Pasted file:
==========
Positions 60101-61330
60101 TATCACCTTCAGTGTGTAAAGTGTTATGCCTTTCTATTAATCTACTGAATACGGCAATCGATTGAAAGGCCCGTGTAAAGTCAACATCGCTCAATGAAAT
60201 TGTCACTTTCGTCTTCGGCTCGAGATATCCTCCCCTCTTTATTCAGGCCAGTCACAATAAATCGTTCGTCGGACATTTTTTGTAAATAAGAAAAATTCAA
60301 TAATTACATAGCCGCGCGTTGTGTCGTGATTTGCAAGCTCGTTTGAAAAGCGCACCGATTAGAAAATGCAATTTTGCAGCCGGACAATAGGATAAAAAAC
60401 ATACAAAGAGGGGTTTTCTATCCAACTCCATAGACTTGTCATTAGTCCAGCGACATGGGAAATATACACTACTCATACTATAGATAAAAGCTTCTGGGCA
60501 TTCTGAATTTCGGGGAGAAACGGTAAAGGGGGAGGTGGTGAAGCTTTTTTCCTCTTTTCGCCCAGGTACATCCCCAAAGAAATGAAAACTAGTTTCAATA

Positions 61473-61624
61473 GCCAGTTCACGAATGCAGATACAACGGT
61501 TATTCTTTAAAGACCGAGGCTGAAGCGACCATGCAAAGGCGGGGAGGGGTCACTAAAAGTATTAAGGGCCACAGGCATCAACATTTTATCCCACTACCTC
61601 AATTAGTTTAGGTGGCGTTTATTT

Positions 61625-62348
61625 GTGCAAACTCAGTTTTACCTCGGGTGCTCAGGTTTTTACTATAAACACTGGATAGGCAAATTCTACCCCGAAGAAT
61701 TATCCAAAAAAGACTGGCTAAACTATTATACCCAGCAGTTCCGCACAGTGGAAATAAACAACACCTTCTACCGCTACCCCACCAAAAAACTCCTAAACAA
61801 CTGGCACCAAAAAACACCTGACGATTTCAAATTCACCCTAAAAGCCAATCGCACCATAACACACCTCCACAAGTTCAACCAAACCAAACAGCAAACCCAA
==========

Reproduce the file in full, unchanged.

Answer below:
Positions 60101-61330
60101 TATCACCTTCAGTGTGTAAAGTGTTATGCCTTTCTATTAATCTACTGAATACGGCAATCGATTGAAAGGCCCGTGTAAAGTCAACATCGCTCAATGAAAT
60201 TGTCACTTTCGTCTTCGGCTCGAGATATCCTCCCCTCTTTATTCAGGCCAGTCACAATAAATCGTTCGTCGGACATTTTTTGTAAATAAGAAAAATTCAA
60301 TAATTACATAGCCGCGCGTTGTGTCGTGATTTGCAAGCTCGTTTGAAAAGCGCACCGATTAGAAAATGCAATTTTGCAGCCGGACAATAGGATAAAAAAC
60401 ATACAAAGAGGGGTTTTCTATCCAACTCCATAGACTTGTCATTAGTCCAGCGACATGGGAAATATACACTACTCATACTATAGATAAAAGCTTCTGGGCA
60501 TTCTGAATTTCGGGGAGAAACGGTAAAGGGGGAGGTGGTGAAGCTTTTTTCCTCTTTTCGCCCAGGTACATCCCCAAAGAAATGAAAACTAGTTTCAATA

Positions 61473-61624
61473 GCCAGTTCACGAATGCAGATACAACGGT
61501 TATTCTTTAAAGACCGAGGCTGAAGCGACCATGCAAAGGCGGGGAGGGGTCACTAAAAGTATTAAGGGCCACAGGCATCAACATTTTATCCCACTACCTC
61601 AATTAGTTTAGGTGGCGTTTATTT

Positions 61625-62348
61625 GTGCAAACTCAGTTTTACCTCGGGTGCTCAGGTTTTTACTATAAACACTGGATAGGCAAATTCTACCCCGAAGAAT
61701 TATCCAAAAAAGACTGGCTAAACTATTATACCCAGCAGTTCCGCACAGTGGAAATAAACAACACCTTCTACCGCTACCCCACCAAAAAACTCCTAAACAA
61801 CTGGCACCAAAAAACACCTGACGATTTCAAATTCACCCTAAAAGCCAATCGCACCATAACACACCTCCACAAGTTCAACCAAACCAAACAGCAAACCCAA